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What Is A Histogram?


If you don't already know, every modern camera has a histogram, and you must at least know how to read the graph and learn 1 important function of the histogram. Because this function is also as important as your aperture, ISO, and shutter speed.

What Is A Histogram?

In photography, a histogram is a graph showing the distribution of light in an image. Most cameras are capable of displaying a histogram for each image stored on the camera’s memory card.

In short - Histogram allows you to take better photos by exposing properly.

In today's bite sized post, let's just understand 1 important function of histogram.

To expose your photo correctly, just make sure both extreme ends (shadows and highlights) do not clip. If you see them clipping, that means either side will have some details lost.

Here are 3 classic examples on how over exposed, under exposed, and properly exposed photo and their histogram respectively.

Over exposed: Right side of the graph clipped, meaning there are highlight details lost and you will not be able to recover them in post processing.


Under exposed: Left side of the graph clipped, meaning many shadow details lost and you will not be able to recover them in post processing.


Properly exposed: No clipping on both sides, meaning your highlight and shadow details are retained, and you can recover them in post processing.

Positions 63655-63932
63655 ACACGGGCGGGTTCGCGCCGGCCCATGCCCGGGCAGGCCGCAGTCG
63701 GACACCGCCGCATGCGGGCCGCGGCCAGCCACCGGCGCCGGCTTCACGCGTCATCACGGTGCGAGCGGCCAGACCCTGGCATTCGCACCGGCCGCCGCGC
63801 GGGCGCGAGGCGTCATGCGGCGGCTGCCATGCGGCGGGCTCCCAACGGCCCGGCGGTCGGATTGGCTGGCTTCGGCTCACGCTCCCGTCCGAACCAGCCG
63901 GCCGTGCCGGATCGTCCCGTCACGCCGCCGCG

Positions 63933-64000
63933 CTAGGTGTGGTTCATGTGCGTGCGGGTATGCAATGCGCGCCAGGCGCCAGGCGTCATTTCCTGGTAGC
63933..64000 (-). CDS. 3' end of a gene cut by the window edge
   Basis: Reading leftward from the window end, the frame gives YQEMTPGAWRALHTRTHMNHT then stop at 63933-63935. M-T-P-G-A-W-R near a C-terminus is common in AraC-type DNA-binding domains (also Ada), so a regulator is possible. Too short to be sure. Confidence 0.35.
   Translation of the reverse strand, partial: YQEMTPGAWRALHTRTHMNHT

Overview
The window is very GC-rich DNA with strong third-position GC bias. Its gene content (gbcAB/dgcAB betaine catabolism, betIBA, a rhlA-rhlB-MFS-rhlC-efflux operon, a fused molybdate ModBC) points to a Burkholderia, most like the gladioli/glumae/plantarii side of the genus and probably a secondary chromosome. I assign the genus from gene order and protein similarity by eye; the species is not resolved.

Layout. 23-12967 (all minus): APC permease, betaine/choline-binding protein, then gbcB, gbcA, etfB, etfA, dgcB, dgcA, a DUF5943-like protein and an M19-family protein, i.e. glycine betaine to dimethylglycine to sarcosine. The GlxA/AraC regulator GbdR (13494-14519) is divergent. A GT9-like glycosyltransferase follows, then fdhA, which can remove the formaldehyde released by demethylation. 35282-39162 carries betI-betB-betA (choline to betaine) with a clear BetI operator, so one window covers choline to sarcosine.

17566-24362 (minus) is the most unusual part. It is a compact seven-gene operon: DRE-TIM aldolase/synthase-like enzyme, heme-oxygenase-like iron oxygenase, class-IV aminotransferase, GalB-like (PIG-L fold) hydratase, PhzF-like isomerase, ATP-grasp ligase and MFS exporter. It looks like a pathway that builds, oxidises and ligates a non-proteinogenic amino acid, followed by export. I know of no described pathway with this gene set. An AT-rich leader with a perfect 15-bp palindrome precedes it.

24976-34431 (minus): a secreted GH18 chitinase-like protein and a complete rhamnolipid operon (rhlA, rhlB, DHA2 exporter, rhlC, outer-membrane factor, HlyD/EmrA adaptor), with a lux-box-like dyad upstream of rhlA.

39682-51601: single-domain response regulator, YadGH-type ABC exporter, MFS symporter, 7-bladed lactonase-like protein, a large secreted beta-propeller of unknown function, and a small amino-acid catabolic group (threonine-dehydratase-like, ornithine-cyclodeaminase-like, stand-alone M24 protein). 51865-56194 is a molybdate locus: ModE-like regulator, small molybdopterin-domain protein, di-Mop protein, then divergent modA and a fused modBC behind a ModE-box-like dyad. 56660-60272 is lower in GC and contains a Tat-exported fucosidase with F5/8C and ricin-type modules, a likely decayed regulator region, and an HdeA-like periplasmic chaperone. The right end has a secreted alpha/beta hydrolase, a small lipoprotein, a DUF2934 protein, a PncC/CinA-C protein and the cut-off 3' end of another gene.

1 Important function of Histogram

Exposing to the right is beneficial because the further to the right you go, the more distinct tonal values there are. This produces a wider dynamic range. Dynamic range is the camera’s ability to capture both dark and light regions of the scene and everything in between.

Pro-tip: It is generally easier to recover shadow details than highlight details in modern cameras, hence you can consider shooting 1 to 1.5 stop underexposed and recover the shadow details in post processing (usually applicable when your sky is very bright). This is a simple trick photographers use to create a high dynamic photograph. But do make sure your shadows do not clip on the left side of the histogram graph.

There are three ways you can adjust your exposure (Exposure Triangle). Play around with your ISO, shutter speed, and aperture. For more advanced technique, you may also consider using neutral density filters, CPL filters and graduated ND filters, especially when you are shooting at super bright day and you still want to shoot at f1.2 aperture without overexposing your photo. You may also add an off camera flash to fill your subject if the highlights and shadows are too wide apart.

So, that's all for today's bite size blog. If you learned something about Histogram, do follow our Facebook for more tips!


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